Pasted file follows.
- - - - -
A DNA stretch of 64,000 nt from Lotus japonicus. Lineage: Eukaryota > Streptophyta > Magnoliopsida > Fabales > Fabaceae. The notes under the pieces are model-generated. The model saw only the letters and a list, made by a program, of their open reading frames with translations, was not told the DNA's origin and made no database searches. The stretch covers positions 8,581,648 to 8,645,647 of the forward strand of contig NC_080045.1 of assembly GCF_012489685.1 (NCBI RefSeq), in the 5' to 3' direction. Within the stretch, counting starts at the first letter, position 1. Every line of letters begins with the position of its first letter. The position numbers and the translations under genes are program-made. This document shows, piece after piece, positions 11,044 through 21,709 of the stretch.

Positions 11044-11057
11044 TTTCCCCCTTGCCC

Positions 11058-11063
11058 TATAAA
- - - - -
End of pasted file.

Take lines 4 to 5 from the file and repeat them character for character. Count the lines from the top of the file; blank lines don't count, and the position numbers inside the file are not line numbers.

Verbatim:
Positions 11058-11063
11058 TATAAA